Henri Nouwen helped promote the view of the minister or other community leaders as a Wounded Healer:

Henri Nouwen, a Catholic priest,  wrote The Wounded Healer to explained how one’s ministry is enhanced after one acknowledges the way in which we have been wounded.  At the heart is unresolved wounds — anger, grief, frustration — and the need to acknowledge and work to heal them.   Don’t merely touch me, Doubting Thomas, said Jesus, but touch my wounds! [Gospel according to John: ]. . . to be healed.   Nouwen’ s book speaks (according to the publisher) “directly to those men and women who want to be of service in their church or community, but have found the traditional ways often threatening and ineffective. In this book, Henri Nouwen combines creative case studies of ministry with stories from diverse cultures and religious traditions in preparing a new model for ministry. Weaving keen cultural analysis with his psychological and religious insights, Nouwen has come up with a balanced and creative theology of service that begins with the realization of fundamental roundedness in human nature. Emphasizing that which is in humanity common to both minister and believer, this roundedness can serve as a source of strength and healing when counseling others. Nouwen proceeds to develop his approach to ministry with an analysis of sufferings — a suffering world, a suffering generation, a suffering person, and a suffering minister. It is his contention that ministers are called to recognize the sufferings of their time in their own hearts and make that recognition the starting point of their service. For Nouwen, ministers must be willing to go beyond their professional role and leave themselves open as fellow human beings with the same wounds and suffering — in the image of Christ. In other words, we heal from our own wounds. Filled with examples from everyday experience, The Wounded Healer is a thoughtful and insightful guide that will be welcomed by anyone engaged in the service of others. ” (The Wounded Healer  by Henri J. M. Nouwen   Paperback Reissue edition (March 1, 1979) Image Books; ISBN: 0385148038)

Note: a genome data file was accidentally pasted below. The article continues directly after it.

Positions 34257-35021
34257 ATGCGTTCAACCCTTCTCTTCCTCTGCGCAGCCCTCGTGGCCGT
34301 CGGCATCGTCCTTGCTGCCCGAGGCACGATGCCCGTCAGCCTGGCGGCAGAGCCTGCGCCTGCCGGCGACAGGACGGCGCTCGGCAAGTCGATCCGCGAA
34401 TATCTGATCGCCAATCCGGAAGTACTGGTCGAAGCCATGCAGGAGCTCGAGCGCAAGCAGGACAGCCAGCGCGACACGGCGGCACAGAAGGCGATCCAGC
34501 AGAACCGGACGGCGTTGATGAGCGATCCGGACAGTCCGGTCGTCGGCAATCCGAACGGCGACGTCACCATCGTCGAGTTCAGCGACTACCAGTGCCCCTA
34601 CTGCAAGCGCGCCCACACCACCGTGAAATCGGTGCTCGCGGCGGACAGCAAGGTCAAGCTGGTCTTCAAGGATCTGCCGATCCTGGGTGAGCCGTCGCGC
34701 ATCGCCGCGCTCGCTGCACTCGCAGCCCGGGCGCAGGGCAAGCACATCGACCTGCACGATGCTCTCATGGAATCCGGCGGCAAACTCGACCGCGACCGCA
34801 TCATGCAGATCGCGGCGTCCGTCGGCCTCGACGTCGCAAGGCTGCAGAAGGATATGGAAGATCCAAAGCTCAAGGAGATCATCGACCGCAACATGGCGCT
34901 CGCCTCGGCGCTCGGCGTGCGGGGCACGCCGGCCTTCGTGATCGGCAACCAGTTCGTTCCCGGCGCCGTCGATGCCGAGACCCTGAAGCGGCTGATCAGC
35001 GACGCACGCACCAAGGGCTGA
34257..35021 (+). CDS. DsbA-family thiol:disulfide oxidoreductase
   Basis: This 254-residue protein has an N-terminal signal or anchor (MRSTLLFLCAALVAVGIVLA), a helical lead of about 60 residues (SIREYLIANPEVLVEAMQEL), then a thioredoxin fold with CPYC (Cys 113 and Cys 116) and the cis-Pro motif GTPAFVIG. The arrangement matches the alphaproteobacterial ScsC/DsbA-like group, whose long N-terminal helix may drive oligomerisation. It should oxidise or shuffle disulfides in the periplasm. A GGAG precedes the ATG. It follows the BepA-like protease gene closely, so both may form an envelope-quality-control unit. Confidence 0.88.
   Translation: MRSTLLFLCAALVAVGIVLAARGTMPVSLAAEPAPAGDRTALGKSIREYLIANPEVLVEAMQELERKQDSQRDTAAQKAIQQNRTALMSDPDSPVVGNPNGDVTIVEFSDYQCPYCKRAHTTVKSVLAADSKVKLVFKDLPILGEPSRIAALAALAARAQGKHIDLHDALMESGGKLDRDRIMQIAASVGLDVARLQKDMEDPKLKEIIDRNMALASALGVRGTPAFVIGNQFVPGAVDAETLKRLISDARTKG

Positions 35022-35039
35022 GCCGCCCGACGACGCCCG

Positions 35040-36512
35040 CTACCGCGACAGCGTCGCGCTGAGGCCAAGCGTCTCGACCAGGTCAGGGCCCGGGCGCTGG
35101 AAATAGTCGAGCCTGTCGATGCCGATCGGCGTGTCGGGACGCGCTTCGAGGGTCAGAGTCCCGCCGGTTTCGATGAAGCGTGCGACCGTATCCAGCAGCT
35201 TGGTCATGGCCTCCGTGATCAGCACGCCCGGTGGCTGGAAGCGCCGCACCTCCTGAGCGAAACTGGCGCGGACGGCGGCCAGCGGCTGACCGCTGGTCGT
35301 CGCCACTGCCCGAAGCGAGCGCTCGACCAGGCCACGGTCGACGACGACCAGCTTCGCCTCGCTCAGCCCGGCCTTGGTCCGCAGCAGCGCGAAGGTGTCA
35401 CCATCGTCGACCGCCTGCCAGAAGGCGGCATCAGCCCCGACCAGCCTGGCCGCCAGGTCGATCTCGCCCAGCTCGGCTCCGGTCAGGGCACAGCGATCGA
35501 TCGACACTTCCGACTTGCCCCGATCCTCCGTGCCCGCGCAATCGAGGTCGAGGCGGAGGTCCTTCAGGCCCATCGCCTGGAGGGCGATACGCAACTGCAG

Astrological views:

Cheiron, “the Wounded Healer” is a prominent element in astrological thinking:  His wound can be our gift, and astrological thinking can help us locate our wound so that we may tend it: visit one such  http://www.sonic.net/~snelli/


another version: http://www.thezodiac.com/chiron.htm#chiron answers questions about Chiron in one’s birth chart







































Is “THE WOUNDED HEALER” an icon of an adaptive function of SELF-KNOWLEDGE facilitated by making or experiencing art.  And look at Greenberg (1999) presentation about the Wounded Healer and comments on

reconciling “the organ of civilization” with the “beast in the brain”







(Greenberg 1999)

recalling that the cognitive elements that converge in creative work find an element of resonance in Shelley’s lines,

“Most wretched men/ Are cradled into poetry by wrong:/ They learn in suffering what they teach in song”


“What if imagination and art are not frosting at all, but the fountainhead of human experience? 


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last revision 4/1/99 // 2022